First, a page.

My thanks to Clyde Jenne, Hartland Town Clerk, Lori Bullock Sullivan, an Aldrich descendant from Burlington, Vt., Diane Bibby’s sister Hazel for a D.A.R. Descendants Database Search, Arthur Peale from West Hartford, a specialist in gravestone repair and cleaning and member of V.O.C.A. and our own records here at the Historical Society.
Carol Mowry, Editor

Extracted from the Fall 2008 Hartland Historical Society Newsletter.

The Willard Cemetery

Tuesday, May 13th, 2014

This document was compiled by Howland Atwood in 1991. Except for some minor typographical and editorial corrections, what follows is exactly as he filed it in the Hartland Historical Library.

The Willard Cemetery is primarily a private family cemetery, located on the left, part way up Mace Hill.  As in other cases, some neighbors were permitted to bury their dead there.  Byron P. Ruggles made his survey of the Quaker Willard Grave-yard in August 1907 and he recorded nineteen gravestones.  There are probably a few unmarked graves.   The oldest gravestone appears to be that of Betsey, daughter of James N. and Abigail Willard, who died in 1800.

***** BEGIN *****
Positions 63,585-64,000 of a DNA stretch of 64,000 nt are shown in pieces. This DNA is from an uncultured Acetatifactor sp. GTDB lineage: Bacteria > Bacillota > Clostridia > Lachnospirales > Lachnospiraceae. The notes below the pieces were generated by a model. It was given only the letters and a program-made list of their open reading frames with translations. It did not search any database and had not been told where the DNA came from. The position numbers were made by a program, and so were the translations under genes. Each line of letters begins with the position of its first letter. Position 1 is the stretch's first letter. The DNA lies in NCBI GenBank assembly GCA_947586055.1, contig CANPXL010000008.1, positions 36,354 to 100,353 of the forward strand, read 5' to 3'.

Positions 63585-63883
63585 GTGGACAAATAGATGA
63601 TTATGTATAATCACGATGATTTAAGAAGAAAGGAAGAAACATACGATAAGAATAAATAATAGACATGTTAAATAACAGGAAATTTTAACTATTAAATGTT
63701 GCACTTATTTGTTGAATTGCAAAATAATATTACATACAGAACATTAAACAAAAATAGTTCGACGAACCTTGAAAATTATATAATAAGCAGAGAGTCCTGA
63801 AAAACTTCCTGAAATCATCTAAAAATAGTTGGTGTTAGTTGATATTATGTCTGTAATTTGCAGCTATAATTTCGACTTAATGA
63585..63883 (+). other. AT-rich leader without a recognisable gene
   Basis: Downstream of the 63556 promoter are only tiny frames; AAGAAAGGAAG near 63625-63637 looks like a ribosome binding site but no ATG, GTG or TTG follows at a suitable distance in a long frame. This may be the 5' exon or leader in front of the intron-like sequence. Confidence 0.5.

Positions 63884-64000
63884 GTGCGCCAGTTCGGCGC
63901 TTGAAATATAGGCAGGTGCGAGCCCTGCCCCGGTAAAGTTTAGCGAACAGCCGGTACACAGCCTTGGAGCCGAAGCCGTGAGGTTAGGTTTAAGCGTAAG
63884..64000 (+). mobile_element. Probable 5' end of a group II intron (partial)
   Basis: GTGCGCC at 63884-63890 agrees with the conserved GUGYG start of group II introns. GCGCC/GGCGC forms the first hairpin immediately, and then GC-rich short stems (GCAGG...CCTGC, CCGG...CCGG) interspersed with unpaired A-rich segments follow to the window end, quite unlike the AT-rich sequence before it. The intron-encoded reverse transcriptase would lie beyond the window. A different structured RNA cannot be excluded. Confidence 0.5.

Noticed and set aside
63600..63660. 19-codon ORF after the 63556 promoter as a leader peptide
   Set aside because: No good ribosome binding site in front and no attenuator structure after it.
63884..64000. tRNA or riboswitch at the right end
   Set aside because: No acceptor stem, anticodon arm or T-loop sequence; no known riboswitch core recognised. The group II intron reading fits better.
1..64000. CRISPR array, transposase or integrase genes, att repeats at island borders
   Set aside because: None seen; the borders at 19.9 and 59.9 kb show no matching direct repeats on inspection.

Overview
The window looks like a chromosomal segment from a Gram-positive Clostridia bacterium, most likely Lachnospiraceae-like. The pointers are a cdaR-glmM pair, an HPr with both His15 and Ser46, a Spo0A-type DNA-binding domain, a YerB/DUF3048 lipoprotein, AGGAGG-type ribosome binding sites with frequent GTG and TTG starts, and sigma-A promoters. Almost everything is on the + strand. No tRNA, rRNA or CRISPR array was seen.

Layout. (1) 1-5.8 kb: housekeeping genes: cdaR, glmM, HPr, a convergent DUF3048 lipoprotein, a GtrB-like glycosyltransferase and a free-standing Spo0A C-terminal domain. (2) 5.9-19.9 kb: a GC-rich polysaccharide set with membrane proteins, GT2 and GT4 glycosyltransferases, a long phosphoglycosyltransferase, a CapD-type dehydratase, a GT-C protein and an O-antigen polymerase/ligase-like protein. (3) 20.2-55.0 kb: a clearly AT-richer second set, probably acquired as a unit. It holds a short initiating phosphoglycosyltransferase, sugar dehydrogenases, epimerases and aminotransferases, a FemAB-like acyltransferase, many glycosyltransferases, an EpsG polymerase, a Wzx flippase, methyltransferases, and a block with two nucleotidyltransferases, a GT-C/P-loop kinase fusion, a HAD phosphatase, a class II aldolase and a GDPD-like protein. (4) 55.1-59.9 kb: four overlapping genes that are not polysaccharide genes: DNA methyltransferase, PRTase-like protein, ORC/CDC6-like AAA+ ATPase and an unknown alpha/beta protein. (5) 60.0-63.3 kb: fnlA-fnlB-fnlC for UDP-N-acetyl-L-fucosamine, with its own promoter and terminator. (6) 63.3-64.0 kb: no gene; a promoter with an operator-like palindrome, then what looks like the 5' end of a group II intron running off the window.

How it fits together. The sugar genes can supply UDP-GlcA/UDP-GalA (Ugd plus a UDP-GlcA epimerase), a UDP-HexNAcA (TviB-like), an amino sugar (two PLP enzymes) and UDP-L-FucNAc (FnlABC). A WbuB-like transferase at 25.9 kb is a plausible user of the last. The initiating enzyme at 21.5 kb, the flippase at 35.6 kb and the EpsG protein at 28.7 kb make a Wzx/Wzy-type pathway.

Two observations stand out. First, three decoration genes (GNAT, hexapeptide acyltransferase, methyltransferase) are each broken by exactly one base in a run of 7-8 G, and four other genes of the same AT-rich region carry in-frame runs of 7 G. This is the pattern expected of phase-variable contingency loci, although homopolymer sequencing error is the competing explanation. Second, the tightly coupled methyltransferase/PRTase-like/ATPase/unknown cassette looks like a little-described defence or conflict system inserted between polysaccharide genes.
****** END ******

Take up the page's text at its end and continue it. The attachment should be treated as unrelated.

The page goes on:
The Willard farm was the one owned and occupied by Willis Curtis. Whether or not the land once extended as far up Mace Hill as to include the cemetery lane is not presently known, although it would seem likely that it did. The farm now extends up to the Cobb Hill road, up to the Cobb place, which was probably sold off from the original farm.   Just when the Billards came to that farm is not known either.